Purple frog: This amphibian resembles a sentient goo. A large, squishy, and lovely sentient blob. The purple frog (or pig-nosed frog) spends much of its life underground, emerging briefly for a few days each year at the start of the monsoons to breed. The purple frog is one of only two species in the family Nasikabatrachidae. This family is endemic to the Western Ghats of India and has been evolving independently for around 100 million years. Molecular evidence has found the purple frogs to be most closely related to a family of tiny frogs only found on the Seychelles. It is thought the two families shared a common ancestor that was subsequently isolated on different landmasses following the break up of the supercontinent Gondwana.
Snub-nosed monkey: Why does this monkey appear to be depressed? If I could, I'd invite the entire species over for afternoon tea and compliment them on how lovely and healthy they are. The Tonkin snub-nosed monkey is one of the most endangered primates on the planet, found only in a few isolated forest fragments among the karst limestone peaks of northern Vietnam. Its striking facial appearance – protuberant pink lips and upturned nose; powder-blue mask; and patches of pale-blue skin around its eyes – gives the distinct impression that this monkey has been applying heavy make-up without the aid of a mirror. Its body fur is mainly black, with creamy-white underparts and elbow patches. Other notable features include an orange throat patch and an extremely long, white-tipped tail.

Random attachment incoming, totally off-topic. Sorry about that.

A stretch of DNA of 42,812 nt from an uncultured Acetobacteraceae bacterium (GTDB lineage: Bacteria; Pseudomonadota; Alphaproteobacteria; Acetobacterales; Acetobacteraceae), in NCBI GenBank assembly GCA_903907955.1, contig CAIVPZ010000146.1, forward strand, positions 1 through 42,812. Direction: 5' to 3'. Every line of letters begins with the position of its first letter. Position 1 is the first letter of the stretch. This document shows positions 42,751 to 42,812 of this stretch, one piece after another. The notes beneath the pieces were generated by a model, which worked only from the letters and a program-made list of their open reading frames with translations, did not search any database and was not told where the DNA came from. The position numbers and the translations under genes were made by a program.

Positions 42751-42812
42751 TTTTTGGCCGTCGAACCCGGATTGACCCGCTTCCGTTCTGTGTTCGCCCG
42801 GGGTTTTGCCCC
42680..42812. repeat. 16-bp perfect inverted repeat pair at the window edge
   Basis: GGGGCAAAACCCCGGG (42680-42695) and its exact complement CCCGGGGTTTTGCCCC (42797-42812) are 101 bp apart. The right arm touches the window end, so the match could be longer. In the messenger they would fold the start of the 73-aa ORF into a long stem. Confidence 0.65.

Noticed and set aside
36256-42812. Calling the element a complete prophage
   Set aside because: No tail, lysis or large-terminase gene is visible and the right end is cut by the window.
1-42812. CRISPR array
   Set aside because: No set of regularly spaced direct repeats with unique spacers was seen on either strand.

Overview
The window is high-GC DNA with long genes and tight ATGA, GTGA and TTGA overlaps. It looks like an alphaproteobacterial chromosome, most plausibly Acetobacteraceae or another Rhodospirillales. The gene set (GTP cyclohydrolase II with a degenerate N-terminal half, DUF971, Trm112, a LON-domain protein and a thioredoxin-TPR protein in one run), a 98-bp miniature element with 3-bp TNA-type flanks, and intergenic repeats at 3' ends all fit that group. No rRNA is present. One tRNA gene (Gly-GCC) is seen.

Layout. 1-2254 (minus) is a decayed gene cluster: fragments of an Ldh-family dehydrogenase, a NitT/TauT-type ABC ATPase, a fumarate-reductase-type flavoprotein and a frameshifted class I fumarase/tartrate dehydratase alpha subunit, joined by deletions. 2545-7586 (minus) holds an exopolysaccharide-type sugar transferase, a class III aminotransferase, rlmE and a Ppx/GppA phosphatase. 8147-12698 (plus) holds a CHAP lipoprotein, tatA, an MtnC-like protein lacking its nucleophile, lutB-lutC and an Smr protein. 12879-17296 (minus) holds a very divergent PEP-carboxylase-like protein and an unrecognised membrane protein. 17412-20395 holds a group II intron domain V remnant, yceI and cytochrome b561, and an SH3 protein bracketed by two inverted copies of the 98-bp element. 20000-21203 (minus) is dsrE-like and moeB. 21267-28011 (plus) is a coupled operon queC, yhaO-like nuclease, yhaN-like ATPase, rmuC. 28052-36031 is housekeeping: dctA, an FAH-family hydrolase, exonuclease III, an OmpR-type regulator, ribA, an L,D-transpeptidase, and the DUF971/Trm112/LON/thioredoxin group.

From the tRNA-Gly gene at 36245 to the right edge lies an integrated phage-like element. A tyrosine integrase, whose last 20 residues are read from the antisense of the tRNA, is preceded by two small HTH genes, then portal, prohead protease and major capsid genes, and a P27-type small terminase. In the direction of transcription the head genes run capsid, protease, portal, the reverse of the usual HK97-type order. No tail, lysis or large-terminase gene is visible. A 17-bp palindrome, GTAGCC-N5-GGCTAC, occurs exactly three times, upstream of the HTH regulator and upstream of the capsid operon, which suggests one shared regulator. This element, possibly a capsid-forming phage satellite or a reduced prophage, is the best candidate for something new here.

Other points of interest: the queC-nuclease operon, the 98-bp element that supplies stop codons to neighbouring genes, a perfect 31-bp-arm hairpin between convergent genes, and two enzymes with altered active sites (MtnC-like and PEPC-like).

Red-lipped batfish: In a heartbeat, I'd follow this fish's Instagram account. Seriously, where is the link to their cosmetic instructions on YouTube? The red-lipped batfish is an unusual fish. Closely related to other batfish but completely unique to Galapagos, the red-lipped batfish is a bottom dweller and is usually found within the sandy bottom of reefs or on the ocean floor. They can be found at depths of 3 – 76 m in the Pacific Ocean around Galapagos or around the edges of reefs up to about 120m deep.